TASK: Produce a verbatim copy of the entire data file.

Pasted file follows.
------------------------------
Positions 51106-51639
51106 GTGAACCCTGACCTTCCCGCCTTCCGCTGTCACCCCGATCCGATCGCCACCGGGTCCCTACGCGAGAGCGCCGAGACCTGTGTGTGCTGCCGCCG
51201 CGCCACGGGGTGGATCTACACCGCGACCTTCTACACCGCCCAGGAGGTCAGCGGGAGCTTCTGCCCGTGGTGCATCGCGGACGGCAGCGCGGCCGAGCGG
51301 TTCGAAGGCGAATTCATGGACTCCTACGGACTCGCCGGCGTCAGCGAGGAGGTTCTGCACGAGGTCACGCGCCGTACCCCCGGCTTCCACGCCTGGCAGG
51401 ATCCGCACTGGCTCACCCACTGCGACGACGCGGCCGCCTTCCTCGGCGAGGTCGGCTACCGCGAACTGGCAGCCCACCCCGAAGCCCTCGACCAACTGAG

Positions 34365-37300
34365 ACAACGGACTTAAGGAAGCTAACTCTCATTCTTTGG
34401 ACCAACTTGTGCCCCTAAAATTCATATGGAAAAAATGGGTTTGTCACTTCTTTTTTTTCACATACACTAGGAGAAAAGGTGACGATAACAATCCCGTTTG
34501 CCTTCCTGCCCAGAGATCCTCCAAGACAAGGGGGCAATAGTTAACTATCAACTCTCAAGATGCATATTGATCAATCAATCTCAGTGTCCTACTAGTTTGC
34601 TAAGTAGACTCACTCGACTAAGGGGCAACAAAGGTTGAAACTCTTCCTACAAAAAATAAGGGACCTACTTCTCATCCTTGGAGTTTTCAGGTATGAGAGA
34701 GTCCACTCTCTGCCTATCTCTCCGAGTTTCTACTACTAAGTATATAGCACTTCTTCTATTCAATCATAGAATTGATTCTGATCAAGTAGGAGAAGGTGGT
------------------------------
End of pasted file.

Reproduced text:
Positions 51106-51639
51106 GTGAACCCTGACCTTCCCGCCTTCCGCTGTCACCCCGATCCGATCGCCACCGGGTCCCTACGCGAGAGCGCCGAGACCTGTGTGTGCTGCCGCCG
51201 CGCCACGGGGTGGATCTACACCGCGACCTTCTACACCGCCCAGGAGGTCAGCGGGAGCTTCTGCCCGTGGTGCATCGCGGACGGCAGCGCGGCCGAGCGG
51301 TTCGAAGGCGAATTCATGGACTCCTACGGACTCGCCGGCGTCAGCGAGGAGGTTCTGCACGAGGTCACGCGCCGTACCCCCGGCTTCCACGCCTGGCAGG
51401 ATCCGCACTGGCTCACCCACTGCGACGACGCGGCCGCCTTCCTCGGCGAGGTCGGCTACCGCGAACTGGCAGCCCACCCCGAAGCCCTCGACCAACTGAG

Positions 34365-37300
34365 ACAACGGACTTAAGGAAGCTAACTCTCATTCTTTGG
34401 ACCAACTTGTGCCCCTAAAATTCATATGGAAAAAATGGGTTTGTCACTTCTTTTTTTTCACATACACTAGGAGAAAAGGTGACGATAACAATCCCGTTTG
34501 CCTTCCTGCCCAGAGATCCTCCAAGACAAGGGGGCAATAGTTAACTATCAACTCTCAAGATGCATATTGATCAATCAATCTCAGTGTCCTACTAGTTTGC
34601 TAAGTAGACTCACTCGACTAAGGGGCAACAAAGGTTGAAACTCTTCCTACAAAAAATAAGGGACCTACTTCTCATCCTTGGAGTTTTCAGGTATGAGAGA
34701 GTCCACTCTCTGCCTATCTCTCCGAGTTTCTACTACTAAGTATATAGCACTTCTTCTATTCAATCATAGAATTGATTCTGATCAAGTAGGAGAAGGTGGT